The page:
Friday, November 28, 2008

Another Sentence Only Available (as of Now) on the Pangrammaticon

"If you believe in God then you believe in intelligent design."

I imagine it could serve as the starting point for an interesting engagement with Christopher Hitchens, who believes in neither, but would, I think, accept it. In fact, he might argue that since a belief in God commits you to a belief in ID, you should (on pain of being a complete ass about the origin of your species) reject the belief in God. As an argument against God, that's pretty solid rhetoric. But it is also a suitable argument for ID.

After all, atheists are not really opposed to ID "on the evidence" (as they claim) but as a point of faith. (I know that's become a trite jab in these discussions. It can't be helped here.) There can't be intelligent design because there isn't a designer, the argument runs. Whatever "evidence" you adduce for design is therefore illusory. But, leave aside evidence for a second, the really interesting audience for ID is not those who don't believe in God in the first place. It is those who believe there is a God and that evolution explains our origins.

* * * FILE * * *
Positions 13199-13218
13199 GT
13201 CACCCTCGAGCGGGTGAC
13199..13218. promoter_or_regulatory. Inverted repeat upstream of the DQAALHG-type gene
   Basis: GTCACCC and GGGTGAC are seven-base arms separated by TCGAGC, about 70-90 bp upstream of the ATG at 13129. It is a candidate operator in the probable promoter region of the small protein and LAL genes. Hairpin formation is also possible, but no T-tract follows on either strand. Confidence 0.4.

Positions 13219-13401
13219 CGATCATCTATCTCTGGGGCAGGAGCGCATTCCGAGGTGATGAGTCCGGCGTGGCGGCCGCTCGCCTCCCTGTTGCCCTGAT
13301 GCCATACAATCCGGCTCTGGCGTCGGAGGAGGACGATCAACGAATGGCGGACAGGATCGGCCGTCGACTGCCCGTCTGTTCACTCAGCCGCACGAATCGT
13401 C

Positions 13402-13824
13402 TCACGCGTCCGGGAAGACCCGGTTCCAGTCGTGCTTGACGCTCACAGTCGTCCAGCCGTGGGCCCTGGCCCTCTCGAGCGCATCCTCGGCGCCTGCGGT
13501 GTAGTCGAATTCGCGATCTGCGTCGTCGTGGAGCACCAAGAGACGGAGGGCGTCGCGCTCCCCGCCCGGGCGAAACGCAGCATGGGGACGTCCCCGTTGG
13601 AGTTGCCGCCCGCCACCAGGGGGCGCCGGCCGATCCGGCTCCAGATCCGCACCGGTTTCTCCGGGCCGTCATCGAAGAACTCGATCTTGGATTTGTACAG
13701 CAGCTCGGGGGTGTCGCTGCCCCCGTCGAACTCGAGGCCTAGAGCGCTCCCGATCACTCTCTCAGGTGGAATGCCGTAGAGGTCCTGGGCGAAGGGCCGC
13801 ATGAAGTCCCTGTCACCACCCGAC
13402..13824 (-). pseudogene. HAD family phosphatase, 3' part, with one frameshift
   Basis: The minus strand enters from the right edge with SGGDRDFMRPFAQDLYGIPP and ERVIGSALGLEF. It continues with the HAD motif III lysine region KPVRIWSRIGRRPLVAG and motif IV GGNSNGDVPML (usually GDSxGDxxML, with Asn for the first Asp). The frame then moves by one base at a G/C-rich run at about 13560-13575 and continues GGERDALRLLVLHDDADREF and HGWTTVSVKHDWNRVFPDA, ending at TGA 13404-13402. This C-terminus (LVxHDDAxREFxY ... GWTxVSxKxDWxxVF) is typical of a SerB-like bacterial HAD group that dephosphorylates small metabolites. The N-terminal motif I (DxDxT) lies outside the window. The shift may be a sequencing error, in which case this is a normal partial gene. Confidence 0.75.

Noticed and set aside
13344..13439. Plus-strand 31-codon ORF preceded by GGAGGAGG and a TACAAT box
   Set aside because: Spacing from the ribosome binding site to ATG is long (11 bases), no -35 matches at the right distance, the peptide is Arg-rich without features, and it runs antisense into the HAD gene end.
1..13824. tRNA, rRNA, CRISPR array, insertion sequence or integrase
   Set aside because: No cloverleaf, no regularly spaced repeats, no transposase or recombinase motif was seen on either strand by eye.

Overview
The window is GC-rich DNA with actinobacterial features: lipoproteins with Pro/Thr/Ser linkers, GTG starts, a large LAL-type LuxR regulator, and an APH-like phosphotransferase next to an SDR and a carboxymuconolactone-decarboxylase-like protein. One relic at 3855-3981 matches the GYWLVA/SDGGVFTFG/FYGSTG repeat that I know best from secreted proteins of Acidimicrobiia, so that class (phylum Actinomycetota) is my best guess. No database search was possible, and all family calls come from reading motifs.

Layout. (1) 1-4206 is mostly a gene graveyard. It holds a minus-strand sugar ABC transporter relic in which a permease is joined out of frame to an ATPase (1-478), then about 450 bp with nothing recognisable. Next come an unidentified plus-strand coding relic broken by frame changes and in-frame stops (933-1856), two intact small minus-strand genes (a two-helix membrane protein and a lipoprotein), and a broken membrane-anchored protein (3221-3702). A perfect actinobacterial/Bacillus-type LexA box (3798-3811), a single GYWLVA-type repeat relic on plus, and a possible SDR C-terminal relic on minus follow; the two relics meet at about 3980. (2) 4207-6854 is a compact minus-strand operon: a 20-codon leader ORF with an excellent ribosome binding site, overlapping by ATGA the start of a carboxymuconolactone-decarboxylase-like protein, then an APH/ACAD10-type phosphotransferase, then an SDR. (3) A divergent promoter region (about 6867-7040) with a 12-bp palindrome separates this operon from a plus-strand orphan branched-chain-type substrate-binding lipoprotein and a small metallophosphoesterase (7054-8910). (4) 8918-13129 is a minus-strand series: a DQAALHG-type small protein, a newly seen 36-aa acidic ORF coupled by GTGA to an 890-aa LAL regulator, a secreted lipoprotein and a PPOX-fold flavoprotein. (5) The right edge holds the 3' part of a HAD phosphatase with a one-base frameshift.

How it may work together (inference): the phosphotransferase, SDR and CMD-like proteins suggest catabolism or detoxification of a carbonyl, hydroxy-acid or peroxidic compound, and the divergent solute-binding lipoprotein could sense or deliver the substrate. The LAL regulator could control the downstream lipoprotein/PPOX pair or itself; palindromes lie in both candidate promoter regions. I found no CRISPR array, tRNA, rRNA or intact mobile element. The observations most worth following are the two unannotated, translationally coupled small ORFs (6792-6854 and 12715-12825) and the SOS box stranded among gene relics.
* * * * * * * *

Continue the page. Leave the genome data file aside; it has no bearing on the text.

What the hell kind of a position is that? I think it is fair to ask. If you're not going to let God explain what you are, where you came from, and why you are here, what's He doing in your doxy?

Good question?

17 comments:

The Ideophone said...

I do not believe in magic. The community in which I do fieldwork does. This makes it very real in their lives. In this sense I believe in magic.

It seems one could believe in God in the same way —a very real power in the lives of believers—, yet not be committed to ID. (Perhaps you would counter this by saying that once one gets into the skin of believers (as one may do in a fieldwork situation), one cannot negate just part of the worldview. I might agree.)

Thomas Basbøll said...

I think I'd go the other way: believing that the belief in God has real effects is not "believing in God" in the sense I am proposing.

The Ideophone said...

There is another issue.

Douglas Hofstadter, in I am a Strange Loop, writes: